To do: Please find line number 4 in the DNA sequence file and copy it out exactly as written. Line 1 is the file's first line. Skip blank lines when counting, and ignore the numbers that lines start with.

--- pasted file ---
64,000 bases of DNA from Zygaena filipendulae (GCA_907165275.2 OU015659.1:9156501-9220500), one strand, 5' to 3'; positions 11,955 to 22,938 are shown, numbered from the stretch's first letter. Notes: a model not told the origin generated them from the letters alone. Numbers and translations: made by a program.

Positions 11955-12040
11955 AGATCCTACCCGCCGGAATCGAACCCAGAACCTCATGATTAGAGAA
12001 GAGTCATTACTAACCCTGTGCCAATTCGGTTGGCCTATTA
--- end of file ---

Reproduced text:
12001 GAGTCATTACTAACCCTGTGCCAATTCGGTTGGCCTATTA